Group B started with the first shock of the tournament, as Zimbabwe beat Australia in what Wisden described as “a bigger surprise than any in the previous two world cups”. Duncan Fletcher led the way, making 69* and being awarded man of the match. In the other opening Group B match, India delivered another “shocker” as they beat the holders West Indies by 34 runs, bowling them out for 228 with 35 balls to spare — the 1st ever defeat suffered by the mighty West Indies in a World Cup as they had dominated both the 1975 and 1979 tournaments without losing a single match in either edition! Wet weather in the second round of games played on 11 June led to low scores. West Indies scored 252/9 in their innings, which stretched over two days, against Australia; in response, Australia were bowled out for 151 in just 30.3 overs, an effort not helped by Graeme Wood being taken to hospital with severe concussion after being hit by Michael Holding. India comfortably beat Zimbabwe by 5 wickets in the contemporaneous fixture. Two days later, Australia thrashed India by 162 runs, with man of the match Trevor Chappell scoring 110 off 131 balls and Ken MacLeay taking 6/39. The other match that day was also a one-sided affair, as West Indies restricted Zimbabwe to just 217/7 in their 60 overs, despite Duncan Fletcher scoring another unbeaten half century, and then romped home with a partnership of 195 for the third wicket between Gordon Greenidge and Larry Gomes.
In the first of the return fixtures, West Indies overcame India by 66 runs, with Viv Richards making 119; for the second time in the tournament, an opposing batsman retired hurt, as Dilip Vengsarkar was the unlucky batsman on this occasion, hit in the mouth by Malcolm Marshall. Australia beat Zimbabwe by 32 runs to level their account in the tournament. The India v Zimbabwe match on June 18 was described by Wisden as “a remarkable match that contained one of the most spectacular innings played in this form of cricket”, as Kapil Dev coming in to bat with India at 9/4 that soon became 17/5, went on to score 175 not out from India’s score of 266/8, which Zimbabwe narrowly failed to chase down, India winning by 31 runs. West Indies qualified for the semi-finals with a match to spare, beating Australia by 7 wickets substantially due to a partnership of 124 for the second wicket between Greenidge and Richards. That left West Indies versus Zimbabwe as a dead rubber, and West Indies duly won by ten wickets with nearly fifteen overs to spare. The final group B match was a straightforward tussle for qualification between Australia and India. However, after India had made 247 all out, in a team effort where the highest score was 40 and there were 37 extras, Australia collapsed to 129 all out, with Madan Lal and Roger Binny taking four wickets each.
In the first semi-final, at Old Trafford on 22 June, England won the toss and elected to bat. The English batsmen mistimed many balls and used the bat’s edge frequently, as the restrictive Indian bowling led England to score 213 (all out, 60 overs). Graeme Fowler (33 from 59 balls, 3 fours) top scored, and Kapil Dev took 3 for 35 in eleven overs, with Mohinder Amarnath and Roger Binny taking two wickets each. In reply, Yashpal Sharma (61 from 115 balls, 3 fours, 2 sixes) and Sandeep Patil (51 from 32 balls, 8 fours) made half-centuries, as India reached their target in 54.4 overs, winning by 6 wickets in a classic victory over the previous tournament’s runners-up. Mohinder Amarnath (46 from 92 balls, 4 fours, 1 six) picked up the man-of-the-match award for his all round performance, which saw him add 46 runs to his earlier bowling success (2/27 in 12 overs).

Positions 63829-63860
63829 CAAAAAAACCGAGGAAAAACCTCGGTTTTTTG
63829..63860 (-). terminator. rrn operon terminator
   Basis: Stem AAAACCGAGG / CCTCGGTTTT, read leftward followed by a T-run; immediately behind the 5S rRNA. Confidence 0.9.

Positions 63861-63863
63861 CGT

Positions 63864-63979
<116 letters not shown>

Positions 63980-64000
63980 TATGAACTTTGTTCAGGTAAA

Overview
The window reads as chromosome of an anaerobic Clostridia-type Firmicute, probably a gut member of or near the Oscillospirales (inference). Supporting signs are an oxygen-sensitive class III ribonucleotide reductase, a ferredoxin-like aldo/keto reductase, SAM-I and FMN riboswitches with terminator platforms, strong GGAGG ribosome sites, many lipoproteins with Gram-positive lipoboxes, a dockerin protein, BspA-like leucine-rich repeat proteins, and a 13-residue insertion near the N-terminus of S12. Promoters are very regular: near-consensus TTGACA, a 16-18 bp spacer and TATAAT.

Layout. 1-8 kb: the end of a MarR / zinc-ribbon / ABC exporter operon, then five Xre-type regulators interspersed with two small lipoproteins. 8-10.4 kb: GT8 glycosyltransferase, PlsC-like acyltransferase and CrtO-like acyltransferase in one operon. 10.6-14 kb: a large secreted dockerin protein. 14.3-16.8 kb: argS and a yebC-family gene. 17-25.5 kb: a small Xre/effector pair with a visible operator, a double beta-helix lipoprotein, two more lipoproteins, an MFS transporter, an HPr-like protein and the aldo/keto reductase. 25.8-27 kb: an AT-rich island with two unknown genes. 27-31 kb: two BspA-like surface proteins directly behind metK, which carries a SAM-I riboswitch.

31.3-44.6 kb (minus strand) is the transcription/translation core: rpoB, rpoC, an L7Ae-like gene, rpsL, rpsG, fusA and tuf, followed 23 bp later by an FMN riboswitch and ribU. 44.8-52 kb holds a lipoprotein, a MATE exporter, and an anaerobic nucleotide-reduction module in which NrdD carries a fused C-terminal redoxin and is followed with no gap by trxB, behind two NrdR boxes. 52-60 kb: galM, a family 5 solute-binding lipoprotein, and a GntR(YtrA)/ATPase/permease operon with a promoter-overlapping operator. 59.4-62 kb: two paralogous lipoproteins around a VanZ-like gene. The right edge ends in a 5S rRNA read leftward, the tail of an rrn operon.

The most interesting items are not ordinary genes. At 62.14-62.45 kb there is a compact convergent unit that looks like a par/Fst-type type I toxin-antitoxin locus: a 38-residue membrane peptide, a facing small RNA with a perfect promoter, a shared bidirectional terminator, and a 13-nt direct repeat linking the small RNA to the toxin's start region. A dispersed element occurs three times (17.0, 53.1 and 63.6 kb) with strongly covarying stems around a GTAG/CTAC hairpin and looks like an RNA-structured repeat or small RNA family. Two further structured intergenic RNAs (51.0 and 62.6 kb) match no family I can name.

The second semi-final, between Pakistan and the West Indies, was staged at The Oval on the same day. West Indies won the toss and invited Pakistan to bat, whom they restricted to just 184 (8 wickets, 60 overs). Mohsin Khan (70 from 176 balls, 1 four) fought his way past 50 against the superb West Indies Bowling (he was the only Pakistani batsman to reach 50). Malcolm Marshall (3/28) and Andy Roberts (2/25) starred with the ball. The West Indies innings was based around a superb innings by Viv Richards (80 from 96 balls, 11 fours, 1 six), who took the man-of-the-match award, and an unbeaten half-century by Larry Gomes (50 from 100 balls, 3 fours), as the defending champions reached their target for the loss of just two wickets.
In the final, India lost the toss and were asked to bat first against the West Indies. Only Krishnamachari Srikkanth (38 from 57 balls) and Mohinder Amarnath (26 from 80 balls) put up any significant resistance as Roberts, Marshall, Joel Garner and Michael Holding ripped through the Indian batsmen, ably supported by Gomes. Surprising resistance by the tail allowed India to compile 183 (all out, 54.4 overs). The Indian bowling exploited the weather and pitch conditions perfectly to bowl out the West Indies for 140 from 52 overs, winning by 43 runs and completing one of the most stunning upsets in cricket history. It still remains the lowest ever total successfully defended in a World Cup final. Amarnath and Madan Lal each took three wickets. Viv Richards, was West Indies’ top scorer with 33 from 28 balls. Amarnath was the most economical bowler, conceding just 12 runs from his seven overs, while taking 3 wickets, and was once again awarded the Man of the Match award for his all-round performance. There was no ‘Man of the Series’ awarded in 1983.